Economic Rebalancing

The global economy is horribly out of balance, with the United States going deeper into debt each year as a result of a huge trade gap. This blog describes the process of global economic rebalancing. If you have any comments or questions about the posts here, please don't hesitate to use the comments section.

Sunday, September 10, 2006

Builders Burning Through Cash While Amassing Inventory

The publicly traded homebuilders were amazingly aggressive in their land acquisition strategies over the past several years, and they are paying for it now in interest expense and write-downs. On their income statements all but 3 of the smallest builders are still showing large profits. However, cash flow statements show that the builders are burning through cash and increasing borrowings at an alarming rate. With sales in the early stages of a long, steep decline, they are putting themselves at the mercy of creditors, which I expect will result in bankruptcy for some of them. I took a good look at the cash flow statements of all the publicly traded homebuilders.

For the group of 15 builders who have reported cash flows for a quarter ending 6/30/06:

1. Their total cash position dropped $908,566,000 during Q2 '06, vs. $132,668,000 during Q2 '05. It's normal for the builders to use cash building homes in Q2 that will be closed on in Q3 and Q4. However, this year builders are spending much more money on spec homes that haven't been sold yet and are seeing many more last minute cancellations that leave them short on cash.

2. Along those same lines, net borrowings increased by $2,942,020,000 during Q2 '06 vs. $1,483,781,000 during Q2 '05. That's an additional $1.5 billion borrowed by perhaps 15% of the nation's total homebuilding industry. Multiply that out, and you have a pretty substantial boost to the money supply. Much of it was just the expansion of credit facilities, but a good portion was also in the form of new long term bonds. While builders are burning through all this cash, they are booking most of it as inventory and thus avoiding a blow to profits, but in the meantime...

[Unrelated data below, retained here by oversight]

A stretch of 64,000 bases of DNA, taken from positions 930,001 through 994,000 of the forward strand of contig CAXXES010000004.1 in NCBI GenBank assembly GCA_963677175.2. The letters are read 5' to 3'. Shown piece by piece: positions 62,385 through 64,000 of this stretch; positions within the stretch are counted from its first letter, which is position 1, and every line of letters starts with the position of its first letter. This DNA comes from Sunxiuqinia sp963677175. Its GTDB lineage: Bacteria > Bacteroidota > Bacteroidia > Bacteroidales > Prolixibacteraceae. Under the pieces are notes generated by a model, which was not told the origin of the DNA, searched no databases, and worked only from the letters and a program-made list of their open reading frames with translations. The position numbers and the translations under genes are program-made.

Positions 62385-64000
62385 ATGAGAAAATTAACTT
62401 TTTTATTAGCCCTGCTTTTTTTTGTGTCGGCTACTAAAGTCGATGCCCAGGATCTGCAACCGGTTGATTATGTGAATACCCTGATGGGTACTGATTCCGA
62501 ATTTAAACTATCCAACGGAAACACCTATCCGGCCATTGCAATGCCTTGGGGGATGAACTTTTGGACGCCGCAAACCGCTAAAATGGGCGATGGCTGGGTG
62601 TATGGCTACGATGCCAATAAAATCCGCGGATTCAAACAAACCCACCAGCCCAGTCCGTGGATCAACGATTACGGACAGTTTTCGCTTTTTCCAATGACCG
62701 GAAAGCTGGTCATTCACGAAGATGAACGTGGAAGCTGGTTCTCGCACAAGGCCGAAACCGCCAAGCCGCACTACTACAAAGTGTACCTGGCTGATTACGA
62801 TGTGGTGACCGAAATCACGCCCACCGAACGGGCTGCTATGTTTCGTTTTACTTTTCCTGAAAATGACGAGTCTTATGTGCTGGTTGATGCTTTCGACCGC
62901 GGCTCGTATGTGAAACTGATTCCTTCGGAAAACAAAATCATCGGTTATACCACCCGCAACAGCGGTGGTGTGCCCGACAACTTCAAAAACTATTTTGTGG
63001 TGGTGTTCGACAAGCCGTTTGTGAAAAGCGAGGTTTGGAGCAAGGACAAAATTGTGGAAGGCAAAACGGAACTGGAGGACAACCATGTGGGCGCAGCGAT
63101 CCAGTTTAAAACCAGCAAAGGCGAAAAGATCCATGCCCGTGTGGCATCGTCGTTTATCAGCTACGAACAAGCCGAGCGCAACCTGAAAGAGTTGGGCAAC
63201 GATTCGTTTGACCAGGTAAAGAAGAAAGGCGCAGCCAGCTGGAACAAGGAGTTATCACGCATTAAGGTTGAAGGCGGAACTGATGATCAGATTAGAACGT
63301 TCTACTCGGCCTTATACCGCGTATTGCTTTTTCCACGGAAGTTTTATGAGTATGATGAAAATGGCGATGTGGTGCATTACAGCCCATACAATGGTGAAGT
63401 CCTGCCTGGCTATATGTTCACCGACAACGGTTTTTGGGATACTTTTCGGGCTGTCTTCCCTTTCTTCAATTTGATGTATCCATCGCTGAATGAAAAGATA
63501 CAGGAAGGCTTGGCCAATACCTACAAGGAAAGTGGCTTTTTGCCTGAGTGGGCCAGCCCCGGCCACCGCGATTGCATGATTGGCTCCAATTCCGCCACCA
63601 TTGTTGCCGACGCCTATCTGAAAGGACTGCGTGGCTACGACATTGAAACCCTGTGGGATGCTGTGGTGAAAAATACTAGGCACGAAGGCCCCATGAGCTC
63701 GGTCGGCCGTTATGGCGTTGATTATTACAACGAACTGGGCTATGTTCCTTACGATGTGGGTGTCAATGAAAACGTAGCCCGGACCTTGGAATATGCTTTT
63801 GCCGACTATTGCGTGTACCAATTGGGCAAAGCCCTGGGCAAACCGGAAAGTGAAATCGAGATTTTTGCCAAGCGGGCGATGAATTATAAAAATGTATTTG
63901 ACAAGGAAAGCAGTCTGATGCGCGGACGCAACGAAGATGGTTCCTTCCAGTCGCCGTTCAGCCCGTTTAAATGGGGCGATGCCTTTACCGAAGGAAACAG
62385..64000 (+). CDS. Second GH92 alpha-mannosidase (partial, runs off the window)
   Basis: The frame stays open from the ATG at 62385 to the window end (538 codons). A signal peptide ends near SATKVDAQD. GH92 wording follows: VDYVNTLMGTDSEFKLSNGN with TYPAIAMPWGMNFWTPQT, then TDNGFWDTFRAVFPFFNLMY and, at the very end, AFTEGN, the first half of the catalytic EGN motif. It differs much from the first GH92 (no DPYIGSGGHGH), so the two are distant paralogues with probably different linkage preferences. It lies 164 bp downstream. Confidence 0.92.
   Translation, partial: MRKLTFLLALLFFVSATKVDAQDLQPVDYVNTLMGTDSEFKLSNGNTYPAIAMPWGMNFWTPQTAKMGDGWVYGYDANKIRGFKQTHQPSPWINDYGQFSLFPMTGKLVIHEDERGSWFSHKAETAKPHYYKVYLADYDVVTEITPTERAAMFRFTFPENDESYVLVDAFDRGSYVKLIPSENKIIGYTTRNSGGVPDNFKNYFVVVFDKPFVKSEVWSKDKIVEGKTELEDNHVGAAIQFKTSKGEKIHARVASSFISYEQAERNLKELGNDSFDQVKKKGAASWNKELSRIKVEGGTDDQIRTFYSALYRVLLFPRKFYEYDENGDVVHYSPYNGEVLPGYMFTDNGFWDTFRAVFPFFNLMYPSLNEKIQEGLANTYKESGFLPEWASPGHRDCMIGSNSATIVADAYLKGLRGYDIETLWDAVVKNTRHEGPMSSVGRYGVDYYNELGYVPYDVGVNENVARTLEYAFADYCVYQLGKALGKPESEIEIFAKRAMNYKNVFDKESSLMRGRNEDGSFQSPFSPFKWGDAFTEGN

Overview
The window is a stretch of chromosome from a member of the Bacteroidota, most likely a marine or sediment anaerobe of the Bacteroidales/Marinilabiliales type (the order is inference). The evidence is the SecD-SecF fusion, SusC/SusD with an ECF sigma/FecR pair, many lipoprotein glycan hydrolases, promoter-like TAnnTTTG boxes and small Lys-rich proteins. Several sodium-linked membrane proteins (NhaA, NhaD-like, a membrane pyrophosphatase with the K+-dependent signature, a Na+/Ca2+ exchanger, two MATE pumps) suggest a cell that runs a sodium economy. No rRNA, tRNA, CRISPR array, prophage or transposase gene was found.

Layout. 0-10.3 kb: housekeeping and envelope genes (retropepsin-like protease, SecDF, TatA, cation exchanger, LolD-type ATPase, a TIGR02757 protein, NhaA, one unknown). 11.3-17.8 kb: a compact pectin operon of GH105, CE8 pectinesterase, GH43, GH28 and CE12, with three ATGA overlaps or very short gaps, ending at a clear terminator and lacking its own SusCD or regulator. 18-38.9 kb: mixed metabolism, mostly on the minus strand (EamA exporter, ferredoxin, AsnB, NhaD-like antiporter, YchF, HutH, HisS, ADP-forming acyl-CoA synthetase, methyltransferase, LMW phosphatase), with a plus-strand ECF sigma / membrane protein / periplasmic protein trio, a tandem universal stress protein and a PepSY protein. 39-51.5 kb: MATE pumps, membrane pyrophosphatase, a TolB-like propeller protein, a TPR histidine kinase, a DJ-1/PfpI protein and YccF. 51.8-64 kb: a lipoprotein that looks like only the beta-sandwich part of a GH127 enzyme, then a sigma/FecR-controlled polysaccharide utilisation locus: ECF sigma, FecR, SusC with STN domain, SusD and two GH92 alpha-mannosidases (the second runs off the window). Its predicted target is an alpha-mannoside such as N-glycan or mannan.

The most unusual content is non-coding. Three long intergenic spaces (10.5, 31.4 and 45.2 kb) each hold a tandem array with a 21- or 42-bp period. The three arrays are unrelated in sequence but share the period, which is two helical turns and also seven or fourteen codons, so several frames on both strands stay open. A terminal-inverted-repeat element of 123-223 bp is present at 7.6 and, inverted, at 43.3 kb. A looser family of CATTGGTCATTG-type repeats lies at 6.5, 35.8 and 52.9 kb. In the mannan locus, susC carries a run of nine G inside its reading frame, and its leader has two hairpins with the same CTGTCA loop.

3. They increased money spent on share repurchases to $558,006,000 during Q2 '06, vs. $207,069,000 during Q2 '05. Just as they thought increasing land holdings to 6 years supply or more was a good idea in 2005, many of them seem to think that borrowing money to repurchase shares is a good idea right now. While share prices are low now relative to the same time last year, I believe that several builders will see their prices fall all the way to zero before the current shakeout is complete.

Not all builders are responding to the slowdown equally. NVR, MDC and TOA all borrowed less this Q2 than they did last Q2 and their cash positions fared better this year as well. MDC and TOA never spent money on share repurchases and NVR dramatically reduced theirs when the market turned, spending nothing during Q2 '06. By accepting the harsh reality of the bursting housing bubble early, they greatly increase their chance of surviving it.

On the worst end you have WCI, with a rapid deterioration of their cash position (93% lower than a year ago), a 461% increase in Q2 borrowings (to $217.8 million) and $43,580,000 spent on share repurchases last quarter. They face huge problems with about half of their revenues historically coming from Florida condo sales and the story is being told in their cash flow statements. Perhaps they are repurchasing shares because they are dumb enough to think their stock is a bargain right now. Perhaps they just want to prop up the share price long enough for insiders to cash out before the collapse.

The biggest builders were of course the biggest borrowers, with DHI, PHM & CTX borrowing $687.4, $716.1 & $840.5 million respectively during the quarter. How long their creditors will continue to finance their building of more homes than people want to buy remains an important question. DHOM already seems to be hitting a financing wall. If they can't get enough money to pay the bills from customers or the banks, then bankruptcy will soon follow.

All of the data above covers the June quarters, while cancellation numbers didn't really turn ugly until July and August. TOL and HOV report quarters ending July 31st, but they are more conservative than most. TOL followed the trends of the June builders, but the damage wasn't too extreme. HOV should file its 10-Q next week. KBH and LEN report quarters ending August 31st, and it should be especially interesting to see the fincing portion of their cash flow statements as they are two of the more aggressive builders.

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